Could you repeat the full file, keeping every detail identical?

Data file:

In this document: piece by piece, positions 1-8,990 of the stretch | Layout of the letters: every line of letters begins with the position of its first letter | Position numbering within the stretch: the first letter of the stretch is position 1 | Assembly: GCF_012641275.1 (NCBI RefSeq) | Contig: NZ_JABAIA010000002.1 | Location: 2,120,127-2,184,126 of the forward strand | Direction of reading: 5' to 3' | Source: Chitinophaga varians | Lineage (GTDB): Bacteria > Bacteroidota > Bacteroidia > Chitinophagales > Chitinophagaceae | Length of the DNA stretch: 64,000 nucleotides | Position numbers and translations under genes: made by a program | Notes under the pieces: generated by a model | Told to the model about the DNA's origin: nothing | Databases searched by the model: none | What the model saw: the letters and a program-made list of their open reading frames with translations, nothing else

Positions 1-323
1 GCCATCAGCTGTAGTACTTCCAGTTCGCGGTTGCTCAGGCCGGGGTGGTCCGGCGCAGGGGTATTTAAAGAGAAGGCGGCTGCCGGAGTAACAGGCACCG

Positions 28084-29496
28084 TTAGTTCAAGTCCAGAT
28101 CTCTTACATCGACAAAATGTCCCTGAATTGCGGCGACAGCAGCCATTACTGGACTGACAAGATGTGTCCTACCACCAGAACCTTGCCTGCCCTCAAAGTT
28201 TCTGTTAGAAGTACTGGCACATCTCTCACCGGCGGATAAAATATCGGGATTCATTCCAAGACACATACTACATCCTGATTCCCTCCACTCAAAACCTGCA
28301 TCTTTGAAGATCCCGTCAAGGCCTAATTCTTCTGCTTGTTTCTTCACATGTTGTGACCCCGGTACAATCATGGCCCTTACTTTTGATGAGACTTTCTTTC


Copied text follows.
In this document: piece by piece, positions 1-8,990 of the stretch | Layout of the letters: every line of letters begins with the position of its first letter | Position numbering within the stretch: the first letter of the stretch is position 1 | Assembly: GCF_012641275.1 (NCBI RefSeq) | Contig: NZ_JABAIA010000002.1 | Location: 2,120,127-2,184,126 of the forward strand | Direction of reading: 5' to 3' | Source: Chitinophaga varians | Lineage (GTDB): Bacteria > Bacteroidota > Bacteroidia > Chitinophagales > Chitinophagaceae | Length of the DNA stretch: 64,000 nucleotides | Position numbers and translations under genes: made by a program | Notes under the pieces: generated by a model | Told to the model about the DNA's origin: nothing | Databases searched by the model: none | What the model saw: the letters and a program-made list of their open reading frames with translations, nothing else

Positions 1-323
1 GCCATCAGCTGTAGTACTTCCAGTTCGCGGTTGCTCAGGCCGGGGTGGTCCGGCGCAGGGGTATTTAAAGAGAAGGCGGCTGCCGGAGTAACAGGCACCG

Positions 28084-29496
28084 TTAGTTCAAGTCCAGAT
28101 CTCTTACATCGACAAAATGTCCCTGAATTGCGGCGACAGCAGCCATTACTGGACTGACAAGATGTGTCCTACCACCAGAACCTTGCCTGCCCTCAAAGTT
28201 TCTGTTAGAAGTACTGGCACATCTCTCACCGGCGGATAAAATATCGGGATTCATTCCAAGACACATACTACATCCTGATTCCCTCCACTCAAAACCTGCA
28301 TCTTTGAAGATCCCGTCAAGGCCTAATTCTTCTGCTTGTTTCTTCACATGTTGTGACCCCGGTACAATCATGGCCCTTACTTTTGATGAGACTTTCTTTC